🧮 AsynchronousIterativeAlgorithms.jl handles the distributed asynchronous communications, so you can focus on designing your algorithm.

💽 It also offers a convenient way to manage the distribution of your problem's data across multiple processes or remote machines.


You can install AsynchronousIterativeAlgorithms by typing

julia> ] add AsynchronousIterativeAlgorithms

Quick start

Say you want to implement a distributed version of Stochastic Gradient Descent (SGD). You'll need to define:

  • an algorithm structure subtyping AbstractAlgorithm{Q,A}
  • the initialization step where you compute the first iteration
  • the worker step performed by the workers when they receive a query q::Q from the central node
  • the asynchronous central step performed by the central node when it receives an answer a::A from a worker

Sequence Diagram

Let's first of all set up our distributed environment.

# Launch multiple processes (or remote machines)
using Distributed; addprocs(5)

# Instantiate and precompile environment in all processes
@everywhere (using Pkg; Pkg.activate(@__DIR__); Pkg.instantiate(); Pkg.precompile())

# You can now use AsynchronousIterativeAlgorithms
@everywhere (using AsynchronousIterativeAlgorithms; const AIA = AsynchronousIterativeAlgorithms)

Now to the implementation.

# define on all processes
@everywhere begin
    # algorithm
    mutable struct SGD<:AbstractAlgorithm{Vector{Float64},Vector{Float64}}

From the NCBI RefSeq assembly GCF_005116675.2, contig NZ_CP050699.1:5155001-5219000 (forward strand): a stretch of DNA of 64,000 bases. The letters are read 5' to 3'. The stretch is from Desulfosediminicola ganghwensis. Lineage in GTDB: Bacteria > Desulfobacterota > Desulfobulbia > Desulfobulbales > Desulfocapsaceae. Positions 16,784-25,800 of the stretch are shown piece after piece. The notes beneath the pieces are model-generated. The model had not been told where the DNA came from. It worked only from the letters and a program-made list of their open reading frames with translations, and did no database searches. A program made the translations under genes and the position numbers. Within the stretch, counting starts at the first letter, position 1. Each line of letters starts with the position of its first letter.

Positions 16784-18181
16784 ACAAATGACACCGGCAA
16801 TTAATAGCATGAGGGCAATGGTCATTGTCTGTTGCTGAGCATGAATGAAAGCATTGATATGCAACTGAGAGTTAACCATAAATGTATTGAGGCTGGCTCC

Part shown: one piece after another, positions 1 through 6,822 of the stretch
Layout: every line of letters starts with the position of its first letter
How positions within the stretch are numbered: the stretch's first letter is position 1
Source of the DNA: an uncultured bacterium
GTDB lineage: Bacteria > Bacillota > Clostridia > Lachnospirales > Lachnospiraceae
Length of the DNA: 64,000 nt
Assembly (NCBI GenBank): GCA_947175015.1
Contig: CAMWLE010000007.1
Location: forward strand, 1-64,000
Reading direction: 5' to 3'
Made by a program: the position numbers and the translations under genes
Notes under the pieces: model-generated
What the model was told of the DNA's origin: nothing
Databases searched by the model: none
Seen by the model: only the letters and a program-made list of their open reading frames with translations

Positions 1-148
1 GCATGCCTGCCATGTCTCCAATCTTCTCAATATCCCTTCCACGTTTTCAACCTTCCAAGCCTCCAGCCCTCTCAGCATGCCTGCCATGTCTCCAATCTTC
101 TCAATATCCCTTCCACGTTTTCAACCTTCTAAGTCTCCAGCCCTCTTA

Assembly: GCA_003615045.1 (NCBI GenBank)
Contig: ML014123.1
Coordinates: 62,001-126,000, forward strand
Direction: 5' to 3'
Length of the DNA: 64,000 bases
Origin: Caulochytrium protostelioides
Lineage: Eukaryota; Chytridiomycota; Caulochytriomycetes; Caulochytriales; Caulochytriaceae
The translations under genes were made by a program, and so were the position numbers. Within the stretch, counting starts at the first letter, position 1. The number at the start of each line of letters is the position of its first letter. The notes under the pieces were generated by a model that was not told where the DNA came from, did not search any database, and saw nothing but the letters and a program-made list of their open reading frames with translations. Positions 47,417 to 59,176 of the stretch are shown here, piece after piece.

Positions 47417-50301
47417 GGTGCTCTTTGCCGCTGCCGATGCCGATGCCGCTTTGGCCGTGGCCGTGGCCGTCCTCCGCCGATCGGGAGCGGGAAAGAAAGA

previous_q::Vector{Float64} # previous query
        SGD(stepsize::Float64) = new(stepsize, Float64[])

    # initialisation step 
    function (sgd::SGD)(problem::Any)
        sgd.previous_q = rand(problem.n)

    # worker step
    function (sgd::SGD)(q::Vector{Float64}, problem::Any) 
        sgd.stepsize * problem.∇f(q, rand(1:problem.m))

    # asynchronous central step
    function (sgd::SGD)(a::Vector{Float64}, worker::Int64, problem::Any) 
        sgd.previous_q -= a

Now let's test our algorithm on a linear regression problem with mean squared error loss (LRMSE). This problem must be compatible with your algorithm. In this example, it means providing attributes n and m (dimension of the regressor and number of points), and the method ∇f(x::Vector{Float64}, i::Int64) (gradient of the linear regression loss on the ith data point)

@everywhere begin
    struct LRMSE
        A::Union{Matrix{Float64}, Nothing}
        b::Union{Vector{Float64}, Nothing}
        L::Float64 # Lipschitz constant of f

    function LRMSE(A::Matrix{Float64}, b::Vector{Float64})
        m, n = size(A)
        L = maximum(A'*A)
        ∇f(x) = A' * (A * x - b) / n
        ∇f(x,i) = A[i,:] * (A[i,:]' * x - b[i])
        LRMSE(A, b, n, m, L, ∇f)

We're almost ready to start the algorithm...

# Provide the stopping criteria 
stopat = (iteration=1000, time=42.)

# Instanciate your algorithm 
sgd = SGD(0.01)

# Create a function that returns an instance of your problem for a given pid 
problem_constructor = (pid) -> LRMSE(rand(42,10),rand(42))

# And you can [start](@ref)!
history = start(sgd, problem_constructor, stopat);